Transactions make significant use of CPU resources in ATA based systems. The only cards I am aware of that move ATA transactions to hardware come from Advansys and Adaptec, both use SCSI chipsets but ATA translators. Available for about 190.00 each but hard to find.

On a PII 450 the chipset usage on a softraid was almost 40% when at full throttle with 3 P/ATA drives. Same system went down a tidbit using a PCI card (not sure why actually, presumably some operations are offboarded by the PCI card thus reducing the overhead, but don't quote me on it).

The main problem with all of this is cost vs redundancy vs speed... which brings us to the old issue we found with Cars. the FAST, GOOD, CHEAP pyramid.

                    FAST
                  / \
          GOOD-----CHEAP

CHEAP + FAST != GOOD
GOOD + CHEAP != FAST
FAST + GOOD != CHEAP

My suggestion since my own buying experience with FC is limited (read as NONEXISTANT) I can only tell you what I've learned on SCSI vs PATA/SATA rigs.

SATA systems that do not use an Adaptec chipset are usually mere translators that make use of CPU resources to monitor drive activities. 3Ware cards seem to transcend this limitation rather well and they provide a fine hardware RAID setup for ATA drives.
PATA systems that do not use an Adaptec chipset are likewise mere translators.
SCSI interfaces make use of a hardware chipset that monitors and controls each drive... thus relieving the CPU of being abused by drive intensive operations (think of a high provile FTP or CVS/Subversion server and you get the idea of what would happen to the CPU if it was forced to perform the duties of server processor AND software RAID monitor).

Onto bandwidth. Serial ATA setups suffer from a similar issue I've found with almost all setups. Without separate controllers, SATA setups and PATA setups split up the total bandwidth to the maximum number of active drives. More recent controllers available via SATA may have fixed this issue, but in general, I've found that my systems slowed down in data transfer rate when using drives or arrays found on the same card. SCSI seems to bypass this completely by providing each drive with a dedicated pipeline, but I am not sure what the set ammount is, there is an issue however, as some of the older chipsets DO have some issues when handling a full set of 15 drives. The primer on the article link at Seagate is on the money in their LVD vs FC link/FAQ. You will most likely require a backplane and full setup, and it probably won't be cheap. The big difference will be that FC setups are usually bulletproof, and can support MASSIVE amounts of drives (128 or 125 I think...), with the only thing being faster being a VERY high end Solid State drive or array. Those also have a very small amount of latency, but as far as speed, setup a good ram drive on a dedicated memory bank with backup battery and EMP shielding... okay, that's way expensive :)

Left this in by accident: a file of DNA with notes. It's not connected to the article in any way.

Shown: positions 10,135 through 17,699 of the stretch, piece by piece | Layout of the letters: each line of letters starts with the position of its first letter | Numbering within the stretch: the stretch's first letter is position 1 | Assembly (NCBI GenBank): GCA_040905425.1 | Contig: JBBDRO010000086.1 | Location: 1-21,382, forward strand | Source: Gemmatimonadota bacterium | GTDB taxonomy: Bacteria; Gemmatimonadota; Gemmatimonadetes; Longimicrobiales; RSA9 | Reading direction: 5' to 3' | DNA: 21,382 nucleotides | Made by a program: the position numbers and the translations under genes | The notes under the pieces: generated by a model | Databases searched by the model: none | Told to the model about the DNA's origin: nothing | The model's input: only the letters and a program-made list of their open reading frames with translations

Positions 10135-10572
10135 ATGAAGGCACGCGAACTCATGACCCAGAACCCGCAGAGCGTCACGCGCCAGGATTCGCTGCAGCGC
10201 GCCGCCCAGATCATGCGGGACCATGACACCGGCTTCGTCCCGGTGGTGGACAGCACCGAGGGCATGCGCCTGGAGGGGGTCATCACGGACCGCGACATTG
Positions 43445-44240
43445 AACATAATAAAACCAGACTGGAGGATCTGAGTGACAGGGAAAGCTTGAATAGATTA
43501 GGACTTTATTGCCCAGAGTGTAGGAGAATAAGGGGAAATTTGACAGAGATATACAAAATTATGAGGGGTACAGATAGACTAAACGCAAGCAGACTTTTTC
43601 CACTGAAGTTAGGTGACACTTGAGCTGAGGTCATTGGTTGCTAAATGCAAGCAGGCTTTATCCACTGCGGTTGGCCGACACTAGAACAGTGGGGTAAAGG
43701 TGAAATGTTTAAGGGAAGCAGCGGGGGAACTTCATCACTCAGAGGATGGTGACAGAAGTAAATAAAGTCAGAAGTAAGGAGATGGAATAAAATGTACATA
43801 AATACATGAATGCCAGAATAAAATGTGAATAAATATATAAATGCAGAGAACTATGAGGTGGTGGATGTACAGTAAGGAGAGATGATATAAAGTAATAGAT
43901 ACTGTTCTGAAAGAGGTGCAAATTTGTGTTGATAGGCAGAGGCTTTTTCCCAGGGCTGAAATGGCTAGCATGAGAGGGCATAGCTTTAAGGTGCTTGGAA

~D

PS - I understand that I've not answered your question but I should've simplified this for everyone else out there.

Re:speedwise (2, Informative)

sconeu (64226) | more than 8 years ago | (#14595393)

Say what?

When I worked at an FC startup, FC was 4Gbps full duplex, and 10Gbps was in the works.

eSATA (1, Interesting)

Anonymous Coward | more than 8 years ago | (#14595208)

Would the new eSATA external SATA interface be fast enough for your purposes?

Re:eSATA (1)

innosent (618233) | more than 8 years ago | (#14595497)

Yeah, I was thinking his problem sounded like a good choice might be an ATA over Ethernet-type solution, like Coraid. [coraid.com]

Re:eSATA (1)

Octorian (14086) | more than 8 years ago | (#14598024)

Whenever I look at those CORAID boxes, compared to something like iSCSI or FC, I seriously wonder why they built them. (even heard from someone who uses one that he hasn't gotten very good performance)

Honestly, it seems like that company's products are only popular because they got a post on Slashdot. Not sure why I'd ever want one of their boxes, as the whole concept just feels "wrong". Couldn't they just have put that energy into something like low-cost iSCSI or FC boxes? (using SATA drives, of course)

Re:eSATA (3, Interesting)

TinyManCan (580322) | more than 8 years ago | (#14596098)

eSATA is getting closer, but I believe the real long term answer is going to be iSCSI.

I used to be really against iSCSI, as the native stacks on various OSes just did not deal with it well. By that I mean that a 50 MB/s file transfer would consume almost 100% of a 3ghz CPU. Also, the hard limit on gig-e transfers of 85 MB/s (TCP/IP overhead + iSCSI overhead) was just too low.

Now, that has all changed. Not only can you get TCP/IP Offload Engines for just about every OS (I don't work with Windows, so I don't know what the status of that is). Also, 10 gigabit ethernet has become financially reasonable.

For instance, the T210-cx [chelsio.com] is around $800, and will deliver a sustained 600 MB/s (not peak or any other crap). Also, the latency on a 1500 MTU 10-gbs ethernet fabric is something to behold.

I think by the end of this year, we will see iSCSI devices on 10gbe that out-perform traditional SAN equipment in the 2gbs evironment, in every respect (including price), by a large margin. 4gbs SAN could come close, but I still think hardware accelerated iSCSI has a _ton_ of potential.

If I were starting a storage company today, I would be focusing exclusively on the 10gbs iSCSI market. It is going to explode this year.

Re:eSATA (0)

Anonymous Coward | more than 8 years ago | (#14597899)

Apples and Oranges.

eSATA is an extenstion of SATA from the motherboard to the backend. iSCSI is for accessing data over a network. Fibre channel has the benefit of being both a backend and front end protocol, but at the cost of a higher price and complexity. Systems with iSCSI front ends still have SATA or FC backends. Nobody will ever use iSCSI on a backend so your comment is kinda out of line.

Re:eSATA (1)

TinyManCan (580322) | more than 8 years ago | (#14598982)